His arms lifted in the sky and held though suspended from the clouds. With each delicate flip of his wrist, the cellos and brass sounded their thunder while the violins were spinning their own tale. Up and down their bows went in tandem with his arms. The conductor fiercely thrashed the air in front of him and with the new movement, began hugging the empty space.
With my fur wrapped around my shoulders, I found myself seated that Saturday to hear my favorite symphony performed live.
My interest was piqued thanks to my mother who purchased me a vintage symphony hardback book when I was younger. Unlike most teenagers, I was keenly interested in symphonic melodies over binge drinking. Yet the moment Scheherazade in Old English font landed for my eyes, I was mesmerized.
Arabian Nights (the stories) has a tale of a young girl named Scheherazade who, to avoid her death from the angry king, spun a story each night. In anticipation for the ending, the king did not behead her until she would finish the story. One thousand and one nights later, she ran out of stories and the king realized he loved her and made her his queen.
As romantic as beheading sounds, I was instantly wooed by the story (which proved the power of words) and wanted to hearthe symphony!
In the days before iTunes, I searched high and low for a copy of the Russian masterpiece. (How fitting that a Russian composer was the one to weave the story to music) Once my hands grasped the 45 minute symphony, my ears melted to the iconic melody floating above the brass line demanding Scheherazade’s head.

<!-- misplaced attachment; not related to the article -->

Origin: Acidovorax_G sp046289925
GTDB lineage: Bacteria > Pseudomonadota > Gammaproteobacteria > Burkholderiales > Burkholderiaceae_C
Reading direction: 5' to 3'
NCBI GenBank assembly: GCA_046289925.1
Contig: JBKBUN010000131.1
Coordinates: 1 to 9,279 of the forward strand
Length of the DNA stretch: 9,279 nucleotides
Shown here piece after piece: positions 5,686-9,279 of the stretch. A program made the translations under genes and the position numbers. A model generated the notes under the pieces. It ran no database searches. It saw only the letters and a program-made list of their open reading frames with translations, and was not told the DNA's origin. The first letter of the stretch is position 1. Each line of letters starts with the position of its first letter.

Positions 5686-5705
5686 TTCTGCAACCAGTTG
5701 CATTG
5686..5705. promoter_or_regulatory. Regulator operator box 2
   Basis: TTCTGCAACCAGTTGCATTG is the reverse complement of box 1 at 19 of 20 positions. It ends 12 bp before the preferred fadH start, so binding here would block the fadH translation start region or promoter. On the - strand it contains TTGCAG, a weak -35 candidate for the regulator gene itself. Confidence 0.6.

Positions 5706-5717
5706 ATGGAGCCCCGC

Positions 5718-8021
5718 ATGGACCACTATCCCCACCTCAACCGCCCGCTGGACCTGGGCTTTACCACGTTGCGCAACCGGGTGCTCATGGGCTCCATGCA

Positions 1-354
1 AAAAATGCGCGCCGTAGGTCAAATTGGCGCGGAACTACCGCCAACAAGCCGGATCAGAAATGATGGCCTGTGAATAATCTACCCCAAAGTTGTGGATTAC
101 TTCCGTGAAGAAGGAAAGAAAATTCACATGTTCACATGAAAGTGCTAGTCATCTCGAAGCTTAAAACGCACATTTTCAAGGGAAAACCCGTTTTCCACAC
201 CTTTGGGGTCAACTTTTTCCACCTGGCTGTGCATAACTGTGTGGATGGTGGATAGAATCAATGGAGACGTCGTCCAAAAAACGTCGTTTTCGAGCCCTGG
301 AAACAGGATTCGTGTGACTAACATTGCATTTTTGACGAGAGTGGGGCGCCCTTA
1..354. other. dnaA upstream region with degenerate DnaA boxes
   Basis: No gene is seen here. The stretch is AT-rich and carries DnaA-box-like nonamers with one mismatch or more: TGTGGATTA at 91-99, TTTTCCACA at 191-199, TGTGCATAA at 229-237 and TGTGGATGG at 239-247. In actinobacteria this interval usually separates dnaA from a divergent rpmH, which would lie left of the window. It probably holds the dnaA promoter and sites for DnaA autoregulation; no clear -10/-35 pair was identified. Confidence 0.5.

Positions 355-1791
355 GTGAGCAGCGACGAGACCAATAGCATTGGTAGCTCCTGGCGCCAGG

Yet at 25 years of age, I still had not heard the piece live.
Until one Saturday that changed everything.
Robbie and I shuffled to our seats, grins on both of our faces. Peering behind my program, I spied on the audience and resolved we were by far the youngest in attendance. By 50 years.
Within the first 10 seconds of Scheherazade’s beginning, tears were streaming down my face.
My eyes were closed as the sweet violin delved out an evening story.
There is truly nothing like a symphony to take your breath away. There is power in music whether one believes it or not. I pictured life past and present; the time that has passed from thousands of years ago danced in my mind while my lips pursed in anticipation for the future symphonies I will attend.
Sitting there while the conductor’s arms flapped wildly, I found myself in love in a Russian romance.
I may have lost my heart, but I kept my head.